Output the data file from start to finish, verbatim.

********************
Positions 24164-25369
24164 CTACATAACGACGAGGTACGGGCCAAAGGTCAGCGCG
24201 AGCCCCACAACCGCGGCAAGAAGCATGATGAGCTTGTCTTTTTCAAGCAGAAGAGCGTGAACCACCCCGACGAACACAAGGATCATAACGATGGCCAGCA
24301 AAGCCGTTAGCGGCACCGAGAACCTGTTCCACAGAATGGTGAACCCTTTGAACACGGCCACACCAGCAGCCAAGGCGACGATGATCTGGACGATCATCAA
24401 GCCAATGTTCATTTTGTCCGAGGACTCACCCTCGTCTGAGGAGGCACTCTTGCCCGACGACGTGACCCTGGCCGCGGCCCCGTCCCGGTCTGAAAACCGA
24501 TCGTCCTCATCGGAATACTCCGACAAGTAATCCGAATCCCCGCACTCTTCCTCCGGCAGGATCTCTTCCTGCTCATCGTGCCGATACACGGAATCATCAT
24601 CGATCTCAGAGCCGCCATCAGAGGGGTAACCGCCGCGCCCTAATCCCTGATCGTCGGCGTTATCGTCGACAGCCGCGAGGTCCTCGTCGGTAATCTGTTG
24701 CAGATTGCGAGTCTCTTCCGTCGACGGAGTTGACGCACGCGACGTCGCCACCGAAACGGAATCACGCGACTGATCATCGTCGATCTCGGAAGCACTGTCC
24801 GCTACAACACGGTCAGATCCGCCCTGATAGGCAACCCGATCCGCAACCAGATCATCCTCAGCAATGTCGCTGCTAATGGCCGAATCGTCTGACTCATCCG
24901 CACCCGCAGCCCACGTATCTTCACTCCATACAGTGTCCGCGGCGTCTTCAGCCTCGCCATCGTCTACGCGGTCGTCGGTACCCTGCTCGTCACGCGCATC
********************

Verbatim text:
Positions 24164-25369
24164 CTACATAACGACGAGGTACGGGCCAAAGGTCAGCGCG
24201 AGCCCCACAACCGCGGCAAGAAGCATGATGAGCTTGTCTTTTTCAAGCAGAAGAGCGTGAACCACCCCGACGAACACAAGGATCATAACGATGGCCAGCA
24301 AAGCCGTTAGCGGCACCGAGAACCTGTTCCACAGAATGGTGAACCCTTTGAACACGGCCACACCAGCAGCCAAGGCGACGATGATCTGGACGATCATCAA
24401 GCCAATGTTCATTTTGTCCGAGGACTCACCCTCGTCTGAGGAGGCACTCTTGCCCGACGACGTGACCCTGGCCGCGGCCCCGTCCCGGTCTGAAAACCGA
24501 TCGTCCTCATCGGAATACTCCGACAAGTAATCCGAATCCCCGCACTCTTCCTCCGGCAGGATCTCTTCCTGCTCATCGTGCCGATACACGGAATCATCAT
24601 CGATCTCAGAGCCGCCATCAGAGGGGTAACCGCCGCGCCCTAATCCCTGATCGTCGGCGTTATCGTCGACAGCCGCGAGGTCCTCGTCGGTAATCTGTTG
24701 CAGATTGCGAGTCTCTTCCGTCGACGGAGTTGACGCACGCGACGTCGCCACCGAAACGGAATCACGCGACTGATCATCGTCGATCTCGGAAGCACTGTCC
24801 GCTACAACACGGTCAGATCCGCCCTGATAGGCAACCCGATCCGCAACCAGATCATCCTCAGCAATGTCGCTGCTAATGGCCGAATCGTCTGACTCATCCG
24901 CACCCGCAGCCCACGTATCTTCACTCCATACAGTGTCCGCGGCGTCTTCAGCCTCGCCATCGTCTACGCGGTCGTCGGTACCCTGCTCGTCACGCGCATC